The biggest advantage I have found now with resharpening my saws is having the ability to pick and choose for the job. Recently I had an unusual one, 170mm-120mm round logs for a pergola requiring repair. 5 point crosscut worked a treat and I am not sure I could get a hard point in that configuration from the local big box store. Having a number now I don’t find the sharpening an onerous chore and I find that the maintenance , as with my other tools to be just part of the process. It is an interesting dynamic when customers watch , often with fascination, simple sharpening on the job of hand tools . The culture of your tool maintenance being part of your working isn’t as confronting to all the customers as it is to us tradespeople it seems. I have to keep track of time and some things are preferably done in the workshop by way of maintenance but the essentials such as edge tools I do on the job all the time. With a range of handsaws, 90% being second hand or salvaged I resharpen if I hit something nasty or swap over for the next day when I get home. Having a sleeve to store them in when in the vehicle prolongs the life as well. I do have a hard point , reserved for really cruddy cuts in rough material. The sharpening ? practise and practice. Oh, a clear mentor by way of Mr Sellers is extremely helpful too.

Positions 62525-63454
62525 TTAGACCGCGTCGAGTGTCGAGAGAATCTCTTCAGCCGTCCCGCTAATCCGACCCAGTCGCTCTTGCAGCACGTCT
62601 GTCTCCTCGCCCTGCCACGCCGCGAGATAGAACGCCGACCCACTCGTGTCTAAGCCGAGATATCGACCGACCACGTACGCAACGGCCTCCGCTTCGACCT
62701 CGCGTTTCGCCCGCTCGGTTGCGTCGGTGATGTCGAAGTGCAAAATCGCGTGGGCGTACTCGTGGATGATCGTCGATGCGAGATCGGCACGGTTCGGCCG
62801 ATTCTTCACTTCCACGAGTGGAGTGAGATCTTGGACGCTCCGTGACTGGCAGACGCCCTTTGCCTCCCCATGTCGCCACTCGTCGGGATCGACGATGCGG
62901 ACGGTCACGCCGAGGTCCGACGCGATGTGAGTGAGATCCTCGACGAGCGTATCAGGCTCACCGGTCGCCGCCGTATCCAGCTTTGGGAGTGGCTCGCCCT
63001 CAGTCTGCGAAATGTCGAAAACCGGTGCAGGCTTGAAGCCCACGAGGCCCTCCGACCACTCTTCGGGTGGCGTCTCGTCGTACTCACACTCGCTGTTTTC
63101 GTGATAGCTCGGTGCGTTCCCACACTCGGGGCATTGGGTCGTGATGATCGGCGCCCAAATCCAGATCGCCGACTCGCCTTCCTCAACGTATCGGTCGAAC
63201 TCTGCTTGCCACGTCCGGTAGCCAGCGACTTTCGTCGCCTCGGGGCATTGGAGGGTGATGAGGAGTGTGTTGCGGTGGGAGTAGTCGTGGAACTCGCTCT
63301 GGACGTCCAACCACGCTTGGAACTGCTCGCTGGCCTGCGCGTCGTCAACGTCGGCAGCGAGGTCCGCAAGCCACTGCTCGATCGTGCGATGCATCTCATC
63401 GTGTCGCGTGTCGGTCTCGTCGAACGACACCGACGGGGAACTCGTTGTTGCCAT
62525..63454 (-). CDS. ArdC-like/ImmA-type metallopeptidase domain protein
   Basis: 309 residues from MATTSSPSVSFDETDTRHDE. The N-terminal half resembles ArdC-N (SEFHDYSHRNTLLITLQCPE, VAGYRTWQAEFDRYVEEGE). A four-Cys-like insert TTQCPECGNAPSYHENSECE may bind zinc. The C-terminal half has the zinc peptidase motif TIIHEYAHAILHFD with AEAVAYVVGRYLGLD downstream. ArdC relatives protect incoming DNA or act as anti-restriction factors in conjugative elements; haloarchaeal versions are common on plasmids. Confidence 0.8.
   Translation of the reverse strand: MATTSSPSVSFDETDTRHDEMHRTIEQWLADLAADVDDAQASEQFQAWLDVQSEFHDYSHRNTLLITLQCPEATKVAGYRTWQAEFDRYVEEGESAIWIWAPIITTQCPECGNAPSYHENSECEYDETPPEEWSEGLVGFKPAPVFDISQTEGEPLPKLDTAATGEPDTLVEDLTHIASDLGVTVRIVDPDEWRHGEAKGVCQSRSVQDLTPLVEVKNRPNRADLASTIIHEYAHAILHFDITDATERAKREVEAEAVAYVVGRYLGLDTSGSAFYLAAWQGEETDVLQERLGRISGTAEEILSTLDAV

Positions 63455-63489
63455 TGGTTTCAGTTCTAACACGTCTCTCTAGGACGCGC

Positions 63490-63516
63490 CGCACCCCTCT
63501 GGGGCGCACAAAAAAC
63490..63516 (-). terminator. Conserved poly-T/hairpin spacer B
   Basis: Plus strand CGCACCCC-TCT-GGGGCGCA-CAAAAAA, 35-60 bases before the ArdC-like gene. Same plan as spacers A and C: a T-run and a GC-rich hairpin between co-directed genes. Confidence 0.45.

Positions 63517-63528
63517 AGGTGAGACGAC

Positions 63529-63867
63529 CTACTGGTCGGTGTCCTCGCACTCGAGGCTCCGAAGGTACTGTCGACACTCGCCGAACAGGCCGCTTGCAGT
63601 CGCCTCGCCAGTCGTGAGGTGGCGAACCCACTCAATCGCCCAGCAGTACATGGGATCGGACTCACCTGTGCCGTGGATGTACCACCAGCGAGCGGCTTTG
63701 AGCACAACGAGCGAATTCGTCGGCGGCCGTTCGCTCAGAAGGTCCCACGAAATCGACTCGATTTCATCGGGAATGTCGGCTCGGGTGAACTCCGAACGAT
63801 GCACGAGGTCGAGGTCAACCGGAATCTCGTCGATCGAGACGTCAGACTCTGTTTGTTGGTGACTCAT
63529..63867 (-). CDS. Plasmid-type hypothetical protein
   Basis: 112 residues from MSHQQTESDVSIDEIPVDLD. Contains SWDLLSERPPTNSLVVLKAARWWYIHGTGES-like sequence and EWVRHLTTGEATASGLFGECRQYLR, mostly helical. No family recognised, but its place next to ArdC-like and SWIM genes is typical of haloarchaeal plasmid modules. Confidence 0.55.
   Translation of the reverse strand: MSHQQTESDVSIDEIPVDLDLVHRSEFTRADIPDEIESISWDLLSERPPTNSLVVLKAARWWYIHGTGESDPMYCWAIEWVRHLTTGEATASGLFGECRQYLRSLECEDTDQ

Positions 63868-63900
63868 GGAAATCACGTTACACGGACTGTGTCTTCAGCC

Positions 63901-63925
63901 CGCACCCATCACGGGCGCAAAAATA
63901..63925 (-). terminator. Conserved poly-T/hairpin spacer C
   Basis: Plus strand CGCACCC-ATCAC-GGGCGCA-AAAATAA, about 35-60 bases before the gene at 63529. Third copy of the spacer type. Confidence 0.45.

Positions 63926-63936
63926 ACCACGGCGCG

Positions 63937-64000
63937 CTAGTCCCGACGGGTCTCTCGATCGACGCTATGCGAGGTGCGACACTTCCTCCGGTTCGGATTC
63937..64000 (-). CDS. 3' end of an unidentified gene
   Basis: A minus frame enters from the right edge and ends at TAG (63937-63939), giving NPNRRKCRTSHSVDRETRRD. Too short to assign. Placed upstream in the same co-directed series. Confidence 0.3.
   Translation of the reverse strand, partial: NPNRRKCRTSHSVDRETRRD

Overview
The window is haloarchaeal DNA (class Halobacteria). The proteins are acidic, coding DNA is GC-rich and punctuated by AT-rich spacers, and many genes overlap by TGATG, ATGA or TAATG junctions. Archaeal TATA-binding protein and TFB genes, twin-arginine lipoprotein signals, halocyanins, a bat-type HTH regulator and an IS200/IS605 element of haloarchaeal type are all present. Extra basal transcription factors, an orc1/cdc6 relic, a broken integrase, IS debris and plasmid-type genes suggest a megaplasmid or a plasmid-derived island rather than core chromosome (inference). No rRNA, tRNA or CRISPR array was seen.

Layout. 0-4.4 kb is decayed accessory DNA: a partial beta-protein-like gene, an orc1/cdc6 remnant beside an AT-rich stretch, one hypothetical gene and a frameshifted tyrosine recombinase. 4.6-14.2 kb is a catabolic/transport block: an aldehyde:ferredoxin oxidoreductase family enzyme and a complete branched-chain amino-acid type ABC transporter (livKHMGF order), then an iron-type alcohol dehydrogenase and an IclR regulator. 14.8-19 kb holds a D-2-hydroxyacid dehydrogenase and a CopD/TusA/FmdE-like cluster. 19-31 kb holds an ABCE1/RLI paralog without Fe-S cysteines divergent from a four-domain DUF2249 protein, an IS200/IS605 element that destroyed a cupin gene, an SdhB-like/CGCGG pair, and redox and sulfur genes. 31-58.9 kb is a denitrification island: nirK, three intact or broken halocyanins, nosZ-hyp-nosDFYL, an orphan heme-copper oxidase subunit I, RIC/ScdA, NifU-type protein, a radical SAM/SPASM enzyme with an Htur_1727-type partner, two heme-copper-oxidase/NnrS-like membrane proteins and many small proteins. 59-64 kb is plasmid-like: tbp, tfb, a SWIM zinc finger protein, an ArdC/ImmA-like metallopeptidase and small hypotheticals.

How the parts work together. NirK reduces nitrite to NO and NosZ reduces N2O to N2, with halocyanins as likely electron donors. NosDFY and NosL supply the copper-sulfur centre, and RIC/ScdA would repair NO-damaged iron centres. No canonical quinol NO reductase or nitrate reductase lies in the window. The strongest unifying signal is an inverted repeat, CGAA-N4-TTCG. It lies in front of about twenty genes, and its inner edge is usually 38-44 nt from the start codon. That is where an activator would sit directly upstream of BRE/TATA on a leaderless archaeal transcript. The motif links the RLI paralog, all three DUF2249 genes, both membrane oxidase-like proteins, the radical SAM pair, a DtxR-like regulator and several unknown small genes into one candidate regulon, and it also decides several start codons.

2. I can’t say I would ever draw comparisons or make decisions the way you seem to have. Blue plastic handles, throwing good steel for recycling. Let’s give it a shot though. In some ways resharpening is recycling as you simply file teeth and get back to task. My saws from my apprentice days are still daily saws after 51 years to date of, well, just basically sharpening. It’s a funny thing, but the men skilled at sharpening their saws showed less pride in their sharpening skills than the men that seemed so proud in declaring that they just threw them away when dull. Files do wear out after 30 sharpenings so a file costs me around £7 every five years per saw. The saw cost me a week’s wage of £3.50. much more than they would today. I take 4 minutes per saw to sharpen one and the saw needs setting about every ten sharpenings so that’s about every three years.